I wish Minister Mboweni all the success in navigating SA out of its mess, courtesy of the other corrupt, thieving MEC’s and Inc. that he has to mingle with

This has about as much chance of happening as SAA turning a profit.

And i thought the easter bunny was real


He is cutting the wage bill in areas his boss promised to create 200000 jobs????

Very sensible.

Collecting social grants will be reclassified as a job ,then both aims are met !!

Oi, I would also be smiling like the Minister! I know his twitter cooking stunt was a joke.

Wage Bill Cut???? NOT! till Jesus comes back to save the ANC.
The wool will be drawn over the taxpayers eyes again, Tito knows, I know it…. watch out for the future

The unionised workers have had it all their own way for years with above-inflation salary increases, totally secure jobs which have resulted in them being paid well above private sector wages. The unions now HAVE to realise that THERE.IS.NO.MORE.MONEY. They cannot continue to ride the gravy train any longer. They can shout, scream and kick but there are millions of people starving in SA, while they live in fancy houses and drive expensive cars. Remember Marie Antoinette…..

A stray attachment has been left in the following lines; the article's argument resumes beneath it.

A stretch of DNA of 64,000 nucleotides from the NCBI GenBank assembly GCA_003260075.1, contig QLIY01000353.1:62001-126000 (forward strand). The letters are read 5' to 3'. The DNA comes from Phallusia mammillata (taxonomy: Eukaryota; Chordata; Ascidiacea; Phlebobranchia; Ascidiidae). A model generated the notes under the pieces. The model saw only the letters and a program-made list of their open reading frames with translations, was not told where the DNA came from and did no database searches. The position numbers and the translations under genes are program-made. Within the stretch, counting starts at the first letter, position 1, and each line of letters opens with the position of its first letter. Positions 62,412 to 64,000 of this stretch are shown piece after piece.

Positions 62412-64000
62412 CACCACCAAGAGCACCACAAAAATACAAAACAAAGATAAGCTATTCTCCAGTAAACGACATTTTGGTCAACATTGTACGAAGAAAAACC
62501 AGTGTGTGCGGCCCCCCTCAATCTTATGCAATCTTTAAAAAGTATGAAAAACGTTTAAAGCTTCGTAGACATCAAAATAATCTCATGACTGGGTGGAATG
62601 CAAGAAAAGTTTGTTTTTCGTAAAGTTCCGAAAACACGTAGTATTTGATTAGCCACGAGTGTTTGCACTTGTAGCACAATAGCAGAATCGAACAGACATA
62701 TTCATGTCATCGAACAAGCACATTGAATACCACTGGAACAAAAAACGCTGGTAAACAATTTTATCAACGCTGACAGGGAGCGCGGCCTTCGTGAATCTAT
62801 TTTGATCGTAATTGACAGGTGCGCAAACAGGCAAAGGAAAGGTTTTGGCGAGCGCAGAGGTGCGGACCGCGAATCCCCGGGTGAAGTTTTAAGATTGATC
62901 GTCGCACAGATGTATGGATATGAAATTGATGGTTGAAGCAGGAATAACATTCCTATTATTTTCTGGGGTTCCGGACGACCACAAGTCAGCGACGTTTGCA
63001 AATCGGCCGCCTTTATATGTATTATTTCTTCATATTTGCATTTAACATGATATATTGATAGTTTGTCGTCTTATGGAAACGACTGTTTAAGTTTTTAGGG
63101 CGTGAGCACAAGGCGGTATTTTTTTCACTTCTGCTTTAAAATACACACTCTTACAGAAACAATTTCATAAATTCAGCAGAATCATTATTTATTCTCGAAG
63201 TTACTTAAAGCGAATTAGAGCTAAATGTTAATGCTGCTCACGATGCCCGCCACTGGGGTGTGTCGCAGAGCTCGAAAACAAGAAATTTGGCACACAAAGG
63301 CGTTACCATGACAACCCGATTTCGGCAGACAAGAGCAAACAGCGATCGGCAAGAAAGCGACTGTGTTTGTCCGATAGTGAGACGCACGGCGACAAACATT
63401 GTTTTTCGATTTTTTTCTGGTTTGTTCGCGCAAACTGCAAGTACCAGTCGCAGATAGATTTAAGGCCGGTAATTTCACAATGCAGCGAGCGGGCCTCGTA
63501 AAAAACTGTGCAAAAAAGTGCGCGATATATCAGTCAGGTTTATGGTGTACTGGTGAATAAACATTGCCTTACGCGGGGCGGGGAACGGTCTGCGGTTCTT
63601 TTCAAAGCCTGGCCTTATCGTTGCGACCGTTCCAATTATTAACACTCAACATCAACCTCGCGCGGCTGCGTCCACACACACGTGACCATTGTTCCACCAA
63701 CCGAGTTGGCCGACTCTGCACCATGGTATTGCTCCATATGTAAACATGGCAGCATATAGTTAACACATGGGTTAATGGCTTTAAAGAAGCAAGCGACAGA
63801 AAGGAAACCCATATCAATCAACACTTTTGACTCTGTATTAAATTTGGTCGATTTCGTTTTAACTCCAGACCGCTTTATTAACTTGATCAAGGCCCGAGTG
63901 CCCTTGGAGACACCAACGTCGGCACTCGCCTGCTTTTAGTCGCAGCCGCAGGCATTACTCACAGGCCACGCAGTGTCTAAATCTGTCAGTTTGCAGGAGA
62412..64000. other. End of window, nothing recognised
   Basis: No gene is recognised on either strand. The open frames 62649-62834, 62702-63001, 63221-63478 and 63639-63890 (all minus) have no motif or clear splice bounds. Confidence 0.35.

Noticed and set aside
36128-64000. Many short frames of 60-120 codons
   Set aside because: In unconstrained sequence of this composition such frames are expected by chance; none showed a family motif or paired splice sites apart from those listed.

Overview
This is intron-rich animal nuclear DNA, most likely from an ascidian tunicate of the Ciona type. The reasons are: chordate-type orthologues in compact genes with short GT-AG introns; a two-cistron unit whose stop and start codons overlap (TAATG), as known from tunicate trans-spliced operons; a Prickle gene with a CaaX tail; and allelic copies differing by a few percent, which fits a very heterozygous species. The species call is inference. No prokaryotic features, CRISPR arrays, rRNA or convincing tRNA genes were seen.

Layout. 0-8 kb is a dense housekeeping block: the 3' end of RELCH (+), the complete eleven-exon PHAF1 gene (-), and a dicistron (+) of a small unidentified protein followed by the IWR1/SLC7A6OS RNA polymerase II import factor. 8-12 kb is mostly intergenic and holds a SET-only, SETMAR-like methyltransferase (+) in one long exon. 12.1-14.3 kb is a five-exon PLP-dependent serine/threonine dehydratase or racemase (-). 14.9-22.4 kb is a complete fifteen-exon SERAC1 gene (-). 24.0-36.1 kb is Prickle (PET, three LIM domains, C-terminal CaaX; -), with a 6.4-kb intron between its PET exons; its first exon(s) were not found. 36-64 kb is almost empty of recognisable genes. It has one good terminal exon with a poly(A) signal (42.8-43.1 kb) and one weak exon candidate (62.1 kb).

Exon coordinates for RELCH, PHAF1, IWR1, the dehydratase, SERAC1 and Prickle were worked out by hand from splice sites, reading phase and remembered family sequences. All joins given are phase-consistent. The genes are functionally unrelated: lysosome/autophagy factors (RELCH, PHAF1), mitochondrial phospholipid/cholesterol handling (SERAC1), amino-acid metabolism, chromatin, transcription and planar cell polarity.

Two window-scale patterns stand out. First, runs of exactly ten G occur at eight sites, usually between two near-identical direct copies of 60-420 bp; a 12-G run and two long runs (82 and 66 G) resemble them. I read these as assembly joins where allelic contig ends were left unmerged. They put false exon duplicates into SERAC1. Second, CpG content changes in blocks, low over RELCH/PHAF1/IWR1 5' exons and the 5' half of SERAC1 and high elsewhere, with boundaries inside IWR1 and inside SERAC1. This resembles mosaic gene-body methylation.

CR has to do a Maggie Thatcher in order to achieve this.

I don’t see this happening; because of ANCs alliance with Unions and Communist party.

In reality, the Fin Min will only cut the Govt wage bill “from 2024”.

And when 2024 arrives, the (already dented) can will be kicked further down the road….with a new proposal.

Mboweni merely HOPES for a salary freeze; it’s up to he public administration and labour ministers to get the unions to agree….
Hence Mboweni talks in his speech of “harmonising” the gravy train perks – LOL!